The key question therefore becomes what the remaining 150-odd participating countries will submit in the way of substantive and quantifiable emissions reduction plans, but it’s unlikely they will amount to anything. Australia may submit an INDC that specifies a quantifiable cut, but maybe not a very large one. What Japan, which has rejected Kyoto and whose emissions reduction plans have been in disarray since Fukushima, will submit is unclear. The rest are developing countries which continue to insist that whatever action they take is paid for by the “rich” countries who allegedly caused global warming – one in fact gets the feeling that many of them are only in it for the money. And then there’s India, now the world’s number 4 emitter after China, the US and the EU, which has consistently stated that it’s going to burn as much fossil fuel as it takes to lift itself out of poverty. Many of these countries may choose not to submit an INDC at all (there’s no compulsion to do so) and most of those that do will submit plans that are so hedged with qualifications and uncertainties that they really don’t mean anything.
Figure 3 summarizes my best-guess projection of what global emissions will look like after all quantifiable INDCs are added in. Emissions from the 36 countries that have already submitted INDCs are as shown in Figure 2. I have assumed that emissions from “other” countries will keep growing at the historic rate of 2.9%/year:
Figure 3: Actual and predicted emissions from all countries
And superimposing the black line from Figure 3 on Figure 1 gives the orange line shown in Figure 4. The world is still nowhere close to meeting its target:
Figure 4: Status of efforts to cut global carbon emissions as of July 2015
What are we to conclude from this? That as well as not having the technology it needs to cut its emissions to “safe” levels (see the numerous Energy Matters posts on this subject) the world doesn’t even have any real interest in trying. And without the will to cut global emissions there’s no way global emissions will be cut, technology or no technology. Absent a major armed conflict or a full-fledged global depression the world is doomed to watch its carbon emissions continue to grow pretty much indefinitely.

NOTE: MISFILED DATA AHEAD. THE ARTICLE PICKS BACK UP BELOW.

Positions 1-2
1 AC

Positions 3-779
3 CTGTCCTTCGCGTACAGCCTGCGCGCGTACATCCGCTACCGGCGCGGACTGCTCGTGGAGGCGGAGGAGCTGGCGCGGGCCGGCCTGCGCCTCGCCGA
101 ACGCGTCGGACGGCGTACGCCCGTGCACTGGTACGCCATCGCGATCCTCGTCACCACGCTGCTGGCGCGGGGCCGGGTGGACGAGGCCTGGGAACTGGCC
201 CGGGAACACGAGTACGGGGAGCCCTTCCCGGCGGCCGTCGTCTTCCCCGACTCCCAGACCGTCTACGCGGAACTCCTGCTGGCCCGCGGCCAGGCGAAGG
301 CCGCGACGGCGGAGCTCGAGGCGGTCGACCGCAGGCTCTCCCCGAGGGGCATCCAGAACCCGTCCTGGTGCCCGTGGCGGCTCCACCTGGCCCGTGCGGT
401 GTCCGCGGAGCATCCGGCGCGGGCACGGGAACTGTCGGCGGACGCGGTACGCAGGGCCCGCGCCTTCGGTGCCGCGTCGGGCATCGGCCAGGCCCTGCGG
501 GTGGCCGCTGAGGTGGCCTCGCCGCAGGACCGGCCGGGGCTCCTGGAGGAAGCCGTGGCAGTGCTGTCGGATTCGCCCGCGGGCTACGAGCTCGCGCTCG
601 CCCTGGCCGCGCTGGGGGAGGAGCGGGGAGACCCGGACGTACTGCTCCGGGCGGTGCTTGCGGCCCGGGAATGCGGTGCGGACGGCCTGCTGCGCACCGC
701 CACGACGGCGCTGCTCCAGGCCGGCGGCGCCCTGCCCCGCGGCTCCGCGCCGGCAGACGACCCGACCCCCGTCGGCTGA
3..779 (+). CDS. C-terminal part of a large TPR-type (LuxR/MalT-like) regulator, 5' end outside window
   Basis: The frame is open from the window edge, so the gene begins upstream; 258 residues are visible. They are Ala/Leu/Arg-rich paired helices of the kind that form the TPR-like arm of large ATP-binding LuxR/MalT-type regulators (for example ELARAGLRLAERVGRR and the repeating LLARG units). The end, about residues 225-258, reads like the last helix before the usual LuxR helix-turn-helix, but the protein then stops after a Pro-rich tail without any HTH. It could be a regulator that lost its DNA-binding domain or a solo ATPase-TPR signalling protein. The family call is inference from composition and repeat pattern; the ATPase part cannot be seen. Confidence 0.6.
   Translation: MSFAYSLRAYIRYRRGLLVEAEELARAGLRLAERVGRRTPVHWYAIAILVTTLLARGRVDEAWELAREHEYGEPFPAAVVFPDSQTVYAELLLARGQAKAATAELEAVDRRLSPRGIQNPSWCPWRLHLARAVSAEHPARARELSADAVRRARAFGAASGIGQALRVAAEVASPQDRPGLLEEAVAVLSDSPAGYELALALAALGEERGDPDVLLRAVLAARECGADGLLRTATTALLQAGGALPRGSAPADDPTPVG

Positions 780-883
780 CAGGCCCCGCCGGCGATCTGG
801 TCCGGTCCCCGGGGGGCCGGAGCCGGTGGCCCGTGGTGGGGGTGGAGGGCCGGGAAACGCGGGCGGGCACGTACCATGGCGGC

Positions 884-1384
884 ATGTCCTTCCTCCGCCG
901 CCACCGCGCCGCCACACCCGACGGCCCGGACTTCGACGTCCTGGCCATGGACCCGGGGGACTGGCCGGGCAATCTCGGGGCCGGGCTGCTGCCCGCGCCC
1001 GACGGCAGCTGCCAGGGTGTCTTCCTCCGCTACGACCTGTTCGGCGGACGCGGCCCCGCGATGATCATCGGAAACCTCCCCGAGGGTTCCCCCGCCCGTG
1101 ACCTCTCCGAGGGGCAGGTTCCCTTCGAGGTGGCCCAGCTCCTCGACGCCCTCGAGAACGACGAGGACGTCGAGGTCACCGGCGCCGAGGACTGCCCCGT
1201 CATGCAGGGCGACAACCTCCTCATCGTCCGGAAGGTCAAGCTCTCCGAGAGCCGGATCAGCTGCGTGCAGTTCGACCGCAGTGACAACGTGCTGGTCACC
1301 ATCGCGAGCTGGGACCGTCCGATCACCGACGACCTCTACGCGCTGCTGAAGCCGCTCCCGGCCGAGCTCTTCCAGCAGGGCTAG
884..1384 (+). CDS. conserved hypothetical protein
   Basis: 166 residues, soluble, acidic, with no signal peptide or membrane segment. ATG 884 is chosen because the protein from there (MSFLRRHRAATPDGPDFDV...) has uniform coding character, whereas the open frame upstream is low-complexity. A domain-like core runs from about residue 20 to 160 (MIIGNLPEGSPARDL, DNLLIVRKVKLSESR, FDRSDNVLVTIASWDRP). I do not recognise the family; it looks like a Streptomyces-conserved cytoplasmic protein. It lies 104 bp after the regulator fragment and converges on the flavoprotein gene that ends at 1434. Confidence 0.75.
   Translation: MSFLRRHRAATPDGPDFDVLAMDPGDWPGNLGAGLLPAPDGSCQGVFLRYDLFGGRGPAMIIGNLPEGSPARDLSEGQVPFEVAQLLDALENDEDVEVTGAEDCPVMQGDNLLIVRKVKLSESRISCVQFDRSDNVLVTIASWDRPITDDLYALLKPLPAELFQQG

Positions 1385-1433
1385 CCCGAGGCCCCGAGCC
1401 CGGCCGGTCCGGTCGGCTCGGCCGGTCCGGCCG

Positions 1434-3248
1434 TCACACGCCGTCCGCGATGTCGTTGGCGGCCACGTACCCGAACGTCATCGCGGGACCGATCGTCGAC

And here’s what I suggest we do about it:
Recognize that we can’t cut global emissions anything like fast enough to stop global warming, so quit wasting time and money trying to cut them. The world has already spent trillions of dollars in fruitless emissions-cutting efforts, and spending trillions more will be equally fruitless. We therefore go back to business-as-usual, or at least to business as it used to be done before emissions started leading everyone around by the nose.
Recognize that at present our only defense against the impacts of global warming, assuming they eventuate, is adaptation. We therefore redirect the billions of dollars we presently spend each year on attempts to cut emissions towards more productive projects, such as sea walls, flood protection, improving crop resilience etc.
Continue to plan for an eventual carbon-free, sustainable future. This remains a desirable goal if only because the fossil fuels that presently power the world will at some point inevitably begin to run out. But put the research money into large-scale technologies that offer potential for such a future, not into those that don’t.
And we could of course always revisit the question of whether the impacts of plus two degrees C of post-industrial warming really are going to be as catastrophic as advertised. An objective reassessment might well lead us to conclude that we are worrying about nothing.